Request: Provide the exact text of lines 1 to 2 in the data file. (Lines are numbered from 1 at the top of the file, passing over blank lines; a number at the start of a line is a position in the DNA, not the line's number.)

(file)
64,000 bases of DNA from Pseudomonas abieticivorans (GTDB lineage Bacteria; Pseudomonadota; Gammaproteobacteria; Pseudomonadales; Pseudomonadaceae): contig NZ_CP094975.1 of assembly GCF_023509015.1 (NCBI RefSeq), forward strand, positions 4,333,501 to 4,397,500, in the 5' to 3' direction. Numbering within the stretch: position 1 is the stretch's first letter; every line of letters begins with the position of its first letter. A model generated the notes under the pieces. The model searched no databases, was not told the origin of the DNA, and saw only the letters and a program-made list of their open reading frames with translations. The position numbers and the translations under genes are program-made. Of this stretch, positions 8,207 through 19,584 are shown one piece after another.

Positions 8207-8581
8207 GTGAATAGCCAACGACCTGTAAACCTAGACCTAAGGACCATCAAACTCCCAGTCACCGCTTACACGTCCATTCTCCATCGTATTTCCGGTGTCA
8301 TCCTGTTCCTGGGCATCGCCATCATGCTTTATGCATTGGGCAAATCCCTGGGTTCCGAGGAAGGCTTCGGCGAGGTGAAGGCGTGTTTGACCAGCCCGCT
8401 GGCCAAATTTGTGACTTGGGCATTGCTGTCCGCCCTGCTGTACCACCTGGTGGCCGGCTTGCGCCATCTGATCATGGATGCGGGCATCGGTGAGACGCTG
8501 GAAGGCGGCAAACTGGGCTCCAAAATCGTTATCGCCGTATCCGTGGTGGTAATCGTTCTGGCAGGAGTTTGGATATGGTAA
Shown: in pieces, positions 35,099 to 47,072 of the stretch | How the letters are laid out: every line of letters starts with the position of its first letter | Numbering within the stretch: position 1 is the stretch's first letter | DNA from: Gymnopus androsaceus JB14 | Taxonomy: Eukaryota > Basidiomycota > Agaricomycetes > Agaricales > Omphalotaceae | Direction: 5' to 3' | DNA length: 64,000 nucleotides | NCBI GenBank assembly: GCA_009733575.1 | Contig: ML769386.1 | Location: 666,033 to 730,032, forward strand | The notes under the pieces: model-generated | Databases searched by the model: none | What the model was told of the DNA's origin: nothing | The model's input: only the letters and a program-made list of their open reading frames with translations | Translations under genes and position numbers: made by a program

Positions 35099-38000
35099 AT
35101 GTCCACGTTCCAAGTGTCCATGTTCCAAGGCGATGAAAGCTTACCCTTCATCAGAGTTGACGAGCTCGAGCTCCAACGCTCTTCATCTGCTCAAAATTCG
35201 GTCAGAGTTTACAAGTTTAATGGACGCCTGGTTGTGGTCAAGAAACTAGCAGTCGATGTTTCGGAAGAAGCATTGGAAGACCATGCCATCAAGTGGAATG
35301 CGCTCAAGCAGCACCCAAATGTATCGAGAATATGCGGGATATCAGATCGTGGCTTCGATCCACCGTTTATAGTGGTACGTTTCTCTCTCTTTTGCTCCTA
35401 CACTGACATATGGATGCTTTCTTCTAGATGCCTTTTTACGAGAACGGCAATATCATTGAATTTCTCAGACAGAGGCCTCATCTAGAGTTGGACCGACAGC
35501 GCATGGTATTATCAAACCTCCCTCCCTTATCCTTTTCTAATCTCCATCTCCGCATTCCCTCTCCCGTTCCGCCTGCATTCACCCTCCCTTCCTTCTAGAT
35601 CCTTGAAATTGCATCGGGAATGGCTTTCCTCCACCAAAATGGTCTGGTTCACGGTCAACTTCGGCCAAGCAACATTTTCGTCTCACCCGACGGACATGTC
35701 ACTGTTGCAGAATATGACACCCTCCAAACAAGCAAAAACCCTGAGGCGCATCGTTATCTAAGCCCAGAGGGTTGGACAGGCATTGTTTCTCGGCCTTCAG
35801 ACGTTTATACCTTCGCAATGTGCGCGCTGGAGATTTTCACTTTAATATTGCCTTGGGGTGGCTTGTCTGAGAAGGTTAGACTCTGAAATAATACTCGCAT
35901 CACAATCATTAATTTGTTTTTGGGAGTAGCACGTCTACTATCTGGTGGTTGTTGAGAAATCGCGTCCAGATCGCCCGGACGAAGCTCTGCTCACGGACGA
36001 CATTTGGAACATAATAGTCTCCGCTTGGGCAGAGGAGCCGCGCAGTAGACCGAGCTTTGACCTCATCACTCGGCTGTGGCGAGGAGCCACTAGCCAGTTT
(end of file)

64,000 bases of DNA from Pseudomonas abieticivorans (GTDB lineage Bacteria; Pseudomonadota; Gammaproteobacteria; Pseudomonadales; Pseudomonadaceae): contig NZ_CP094975.1 of assembly GCF_023509015.1 (NCBI RefSeq), forward strand, positions 4,333,501 to 4,397,500, in the 5' to 3' direction. Numbering within the stretch: position 1 is the stretch's first letter; every line of letters begins with the position of its first letter. A model generated the notes under the pieces. The model searched no databases, was not told the origin of the DNA, and saw only the letters and a program-made list of their open reading frames with translations. The position numbers and the translations under genes are program-made. Of this stretch, positions 8,207 through 19,584 are shown one piece after another.

Positions 8207-8581